On a daily basis, many of us check our heart rate to see how we are doing. We may have a smartwatch or step tracker or phone that does this for us and warns us when our numbers drop or get too high. We use this as our guide and when alerted, make the necessary steps to change. Sometimes, it is a small, immediate change. Other times, it is a larger change that takes time but has long term impact.
How can we use this same concept to do a pulse check on our organization? When was the last time we took a moment to step back, assess how we are doing and make a plan to move forward? If you are struggling to answer the question, this is for you.
Here are some tips to do a pulse check with your organization.
- Decide what you want to assess. – Do not expect to go into a conversation with your executive board or general membership and expect to discuss every major issue your organization is struggling with. Consider crowdsourcing topics from your membership by having everyone drop a notecard in a basket on the way out of your next meeting. Before the activity, make sure you share with your membership it is a brave space, they do not need to put their name on it and you will not filter the feedback. You want to ensure they know you will take their feedback into consideration. It seems like as simple but then you can utilize an executive board meeting to go through the responses, see trends and then narrow down a topic or two. Be realistic about what you can tackle too!
- Decide how you want to have the conversation. – Not every pulse check needs to happen with every single member at one time. Depending on the topic, you may want to solicit individuals to participate in a focus group or break up the membership based on year. Regardless, make sure everyone is able to contribute in some way.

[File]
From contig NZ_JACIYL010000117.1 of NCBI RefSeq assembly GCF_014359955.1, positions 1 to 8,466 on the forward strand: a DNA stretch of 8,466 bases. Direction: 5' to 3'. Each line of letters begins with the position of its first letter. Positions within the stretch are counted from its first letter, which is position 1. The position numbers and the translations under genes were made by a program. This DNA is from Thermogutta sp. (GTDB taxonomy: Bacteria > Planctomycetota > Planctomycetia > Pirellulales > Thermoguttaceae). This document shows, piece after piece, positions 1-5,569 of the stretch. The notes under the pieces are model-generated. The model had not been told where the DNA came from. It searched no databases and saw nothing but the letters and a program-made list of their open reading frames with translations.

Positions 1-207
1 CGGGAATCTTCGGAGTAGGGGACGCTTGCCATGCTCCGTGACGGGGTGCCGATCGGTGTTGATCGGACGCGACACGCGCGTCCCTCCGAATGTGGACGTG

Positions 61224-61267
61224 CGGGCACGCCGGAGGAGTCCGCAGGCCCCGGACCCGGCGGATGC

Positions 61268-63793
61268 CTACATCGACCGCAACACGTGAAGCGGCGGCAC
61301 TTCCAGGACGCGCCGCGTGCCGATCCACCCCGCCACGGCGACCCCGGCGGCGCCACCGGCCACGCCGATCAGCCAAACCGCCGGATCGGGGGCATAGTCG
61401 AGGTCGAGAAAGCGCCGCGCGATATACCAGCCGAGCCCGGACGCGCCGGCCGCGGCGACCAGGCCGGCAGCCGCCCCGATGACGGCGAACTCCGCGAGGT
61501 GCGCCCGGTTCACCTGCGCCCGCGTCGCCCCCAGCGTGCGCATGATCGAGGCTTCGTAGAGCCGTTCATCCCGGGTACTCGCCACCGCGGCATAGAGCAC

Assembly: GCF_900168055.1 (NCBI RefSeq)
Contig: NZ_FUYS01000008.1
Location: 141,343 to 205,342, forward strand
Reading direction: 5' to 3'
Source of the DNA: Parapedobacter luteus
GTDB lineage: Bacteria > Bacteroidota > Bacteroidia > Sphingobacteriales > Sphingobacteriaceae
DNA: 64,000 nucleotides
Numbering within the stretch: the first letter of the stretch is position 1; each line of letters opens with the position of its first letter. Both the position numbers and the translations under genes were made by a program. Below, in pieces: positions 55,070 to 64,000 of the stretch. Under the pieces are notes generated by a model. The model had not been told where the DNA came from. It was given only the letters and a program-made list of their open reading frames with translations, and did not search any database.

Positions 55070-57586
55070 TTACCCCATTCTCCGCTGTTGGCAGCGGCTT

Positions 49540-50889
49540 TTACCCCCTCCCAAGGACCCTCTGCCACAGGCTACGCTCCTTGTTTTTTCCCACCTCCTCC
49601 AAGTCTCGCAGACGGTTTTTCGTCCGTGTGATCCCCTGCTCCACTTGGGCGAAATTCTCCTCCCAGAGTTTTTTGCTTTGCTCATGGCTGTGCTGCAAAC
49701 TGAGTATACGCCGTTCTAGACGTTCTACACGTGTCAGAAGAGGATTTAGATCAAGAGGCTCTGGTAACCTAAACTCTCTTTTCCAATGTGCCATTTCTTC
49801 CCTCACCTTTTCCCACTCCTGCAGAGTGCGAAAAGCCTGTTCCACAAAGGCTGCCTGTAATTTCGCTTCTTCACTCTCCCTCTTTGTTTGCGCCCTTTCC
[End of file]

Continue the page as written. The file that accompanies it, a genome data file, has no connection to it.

- Decide who will record the feedback. – Make sure there are two individuals in every room to take notes and record the feedback. Having two individuals helps to ensure something is not missing and helps you understand how two different individuals interpreted the information. Combine the documents later to ensure there are no gaps.
- Decide how to share the feedback with others. – Look for themes in the notes from your conversations. What came up over and over again? You will want to decide what is affecting larger organizational health and what are things that could easily be solved on a smaller, more direct level. It is important for you to synthesize this so you can then share it openly with the rest of the group at your next meeting. Be sure to remind the group that everyone’s experience is unique and no one person’s experience is more or less important or valid.
- Decide your plan of action. – This is where the real work comes in. I know, you are probably thinking, “Dang, Austin, this was a lot already!” This is where you can really turn feedback into a plan of action. Your advisor would be a great help during all steps, but especially this one.
- What are two or three things you can do to solve the issue? What part of the feedback or theme relates to each action step?
- Who is responsible for each part of the plan? How will we hold ourselves accountable?
- How will we know we are successful?
- How does this relate back to our purpose or goals for the year?
Just like you check your own pulse each day, it is time to check the pulse of your organization. Your pulse check should always be seen as opportunity to live out your mission and values better. Try it now for the upcoming semester. You will not do it perfect the first time, but you will learn a lot along the away and your members will be thankful you have taken the time to improve. It is all about creating a culture where all members feel heard and valued.
You got this, now get to work!